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The smoking scalpel

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Joann Coleman, a scrappy lawyer, has been raising questions about the proposed affiliation between UAMS and St. Vincent Infirmary Health. The institutions are exploring a way to combine efforts, but hesitate to use the word "merger" and insist that the public nature of one institution and the Catholic nature of the other will not be compromised.

Coleman was on hand with a tape recorder at a meeting Monday night of the Hillcrest Residents Association at which incumbent members of the Little Rock Board of Directors appeared.

Coleman recorded her questions to Dean Kumpuris, a physician who practices at St. Vincent. He supports the combination, naturally. In the course of fielding concerns about the future of War Memorial Park (it's safe, Kumpuris said) and the technology park (it's a wonderful economic development tool and has no relationship to the UAMS/St. Vincent combine other than UAMS' sponsorship, he said), he talked specifically about the med center affiliation in assuring Coleman it wouldn't bleed over into the tech park.

Kumpuris: "All St. Vincent will do is manage the hospital."

Coleman: "It would manage the hospital?"

Kumpuris: "It would manage the university hospital, not the medical school."

Coleman: "It would manage the hospital is what you're telling me."

Kumpuris: "That's right."

That's a more definitive view of the potential arrangement — a study of which has not even been approved yet by the legislature – than either entity has suggested so far. I asked UAMS about it. Spokeswoman Leslie Taylor replied:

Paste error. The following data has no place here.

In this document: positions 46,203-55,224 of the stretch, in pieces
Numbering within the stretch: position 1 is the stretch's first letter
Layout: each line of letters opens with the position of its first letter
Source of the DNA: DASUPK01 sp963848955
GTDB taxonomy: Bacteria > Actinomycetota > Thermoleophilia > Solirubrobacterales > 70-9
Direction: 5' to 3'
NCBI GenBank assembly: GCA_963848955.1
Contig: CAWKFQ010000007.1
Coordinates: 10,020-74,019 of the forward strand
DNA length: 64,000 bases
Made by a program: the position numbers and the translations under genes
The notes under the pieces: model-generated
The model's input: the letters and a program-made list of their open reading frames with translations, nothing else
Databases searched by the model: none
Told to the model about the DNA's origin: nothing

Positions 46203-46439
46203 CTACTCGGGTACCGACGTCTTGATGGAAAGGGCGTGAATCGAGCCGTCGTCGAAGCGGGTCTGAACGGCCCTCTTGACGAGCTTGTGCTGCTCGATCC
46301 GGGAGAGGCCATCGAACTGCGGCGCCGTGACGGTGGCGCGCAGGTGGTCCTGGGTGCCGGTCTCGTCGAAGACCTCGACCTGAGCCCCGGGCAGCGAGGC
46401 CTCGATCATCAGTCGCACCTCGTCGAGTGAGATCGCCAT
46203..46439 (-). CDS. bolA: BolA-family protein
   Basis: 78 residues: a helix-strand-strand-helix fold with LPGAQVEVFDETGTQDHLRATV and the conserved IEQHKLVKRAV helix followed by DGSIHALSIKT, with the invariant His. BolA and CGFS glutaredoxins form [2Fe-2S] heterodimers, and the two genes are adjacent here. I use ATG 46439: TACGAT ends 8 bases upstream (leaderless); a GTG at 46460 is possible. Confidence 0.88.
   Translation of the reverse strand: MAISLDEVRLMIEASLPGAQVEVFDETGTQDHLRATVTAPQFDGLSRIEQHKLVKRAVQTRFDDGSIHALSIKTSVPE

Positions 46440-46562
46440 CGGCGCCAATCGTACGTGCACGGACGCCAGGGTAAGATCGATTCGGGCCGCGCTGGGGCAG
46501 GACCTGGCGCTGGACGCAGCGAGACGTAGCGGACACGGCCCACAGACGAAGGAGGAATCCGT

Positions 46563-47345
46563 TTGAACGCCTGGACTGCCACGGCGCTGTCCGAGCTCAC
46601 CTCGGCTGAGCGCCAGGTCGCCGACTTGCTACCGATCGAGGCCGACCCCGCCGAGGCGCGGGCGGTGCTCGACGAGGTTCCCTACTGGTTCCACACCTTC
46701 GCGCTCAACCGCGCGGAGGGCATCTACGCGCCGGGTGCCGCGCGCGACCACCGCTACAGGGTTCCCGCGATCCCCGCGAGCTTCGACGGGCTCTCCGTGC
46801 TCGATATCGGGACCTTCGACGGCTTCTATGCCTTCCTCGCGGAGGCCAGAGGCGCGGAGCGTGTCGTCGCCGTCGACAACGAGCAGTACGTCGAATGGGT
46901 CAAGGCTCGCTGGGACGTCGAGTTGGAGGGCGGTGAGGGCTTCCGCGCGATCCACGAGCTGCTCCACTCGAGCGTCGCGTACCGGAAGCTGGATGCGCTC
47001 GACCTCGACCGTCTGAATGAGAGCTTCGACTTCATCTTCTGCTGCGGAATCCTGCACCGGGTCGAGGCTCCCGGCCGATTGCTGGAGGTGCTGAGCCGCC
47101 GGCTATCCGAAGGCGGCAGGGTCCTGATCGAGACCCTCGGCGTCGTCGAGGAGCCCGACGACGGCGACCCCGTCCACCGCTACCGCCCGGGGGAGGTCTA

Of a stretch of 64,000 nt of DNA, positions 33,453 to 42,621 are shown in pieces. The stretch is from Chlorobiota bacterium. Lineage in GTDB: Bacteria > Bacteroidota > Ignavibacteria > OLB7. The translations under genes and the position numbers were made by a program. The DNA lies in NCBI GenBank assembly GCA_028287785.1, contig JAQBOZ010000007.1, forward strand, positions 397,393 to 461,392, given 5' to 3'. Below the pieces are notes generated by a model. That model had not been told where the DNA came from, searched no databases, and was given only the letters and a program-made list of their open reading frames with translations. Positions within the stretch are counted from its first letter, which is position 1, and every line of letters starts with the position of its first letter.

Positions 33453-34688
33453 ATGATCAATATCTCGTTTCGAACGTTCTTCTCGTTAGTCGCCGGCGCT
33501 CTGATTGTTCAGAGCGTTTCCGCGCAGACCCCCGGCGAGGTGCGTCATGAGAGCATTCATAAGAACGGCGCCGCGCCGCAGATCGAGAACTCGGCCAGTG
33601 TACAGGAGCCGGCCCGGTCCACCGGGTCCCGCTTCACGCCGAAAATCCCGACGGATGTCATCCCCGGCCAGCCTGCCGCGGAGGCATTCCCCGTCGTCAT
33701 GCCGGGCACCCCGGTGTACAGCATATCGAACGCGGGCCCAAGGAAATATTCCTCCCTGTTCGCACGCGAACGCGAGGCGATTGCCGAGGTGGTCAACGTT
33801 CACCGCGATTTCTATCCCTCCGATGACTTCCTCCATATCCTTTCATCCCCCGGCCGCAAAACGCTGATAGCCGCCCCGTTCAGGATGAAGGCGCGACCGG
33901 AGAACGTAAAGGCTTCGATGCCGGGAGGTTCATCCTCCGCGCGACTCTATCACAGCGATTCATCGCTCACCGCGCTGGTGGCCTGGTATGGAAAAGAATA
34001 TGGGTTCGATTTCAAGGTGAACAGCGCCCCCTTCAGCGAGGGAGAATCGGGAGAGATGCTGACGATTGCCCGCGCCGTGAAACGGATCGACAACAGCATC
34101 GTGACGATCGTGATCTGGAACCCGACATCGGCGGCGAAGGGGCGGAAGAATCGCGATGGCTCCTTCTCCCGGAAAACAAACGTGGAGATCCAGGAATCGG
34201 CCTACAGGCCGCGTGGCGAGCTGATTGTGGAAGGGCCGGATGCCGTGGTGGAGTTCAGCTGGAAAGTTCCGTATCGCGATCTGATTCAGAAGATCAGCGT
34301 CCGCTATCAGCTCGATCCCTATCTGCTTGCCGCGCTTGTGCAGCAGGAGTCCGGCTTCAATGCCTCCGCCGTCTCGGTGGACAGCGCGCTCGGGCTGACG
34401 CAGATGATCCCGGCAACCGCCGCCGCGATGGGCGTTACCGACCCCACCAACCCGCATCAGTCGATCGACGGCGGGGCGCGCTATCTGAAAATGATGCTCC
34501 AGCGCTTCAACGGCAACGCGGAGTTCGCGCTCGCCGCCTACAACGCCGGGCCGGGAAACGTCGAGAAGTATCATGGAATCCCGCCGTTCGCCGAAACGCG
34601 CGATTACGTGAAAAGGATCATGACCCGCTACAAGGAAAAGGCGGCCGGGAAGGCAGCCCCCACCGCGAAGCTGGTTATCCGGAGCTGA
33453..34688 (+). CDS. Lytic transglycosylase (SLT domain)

"There has been no change in our position. We're not considering a merger or any scenario that would put UAMS services under the governance of another entity."

Taylor said that the Times raised fair questions about the future of many services and tasks should UAMS and St. Vincent work together. A key question as yet untouched by St. Vincent is what sort of activities the Catholic Church, which ultimately must approve the merger, would tolerate from a partner if those services differed from church doctrine. These include patient services such as tubal ligations, vasectomies, emergency treatment for rape, ectopic pregnancies, health-threatening pregnancies, birth control pills and condoms and other devices; in vitro fertilization; research in areas ranging from stem cells to efficacy of birth control methods, and personnel policies, such as collective bargaining and the existing university non-discrimination policy toward gay people. The Catholic Church has been at the fore of efforts nationwide to battle equal rights for gay people. Many questions. So far, not many answers, though Kumpuris seems pretty clear on things.

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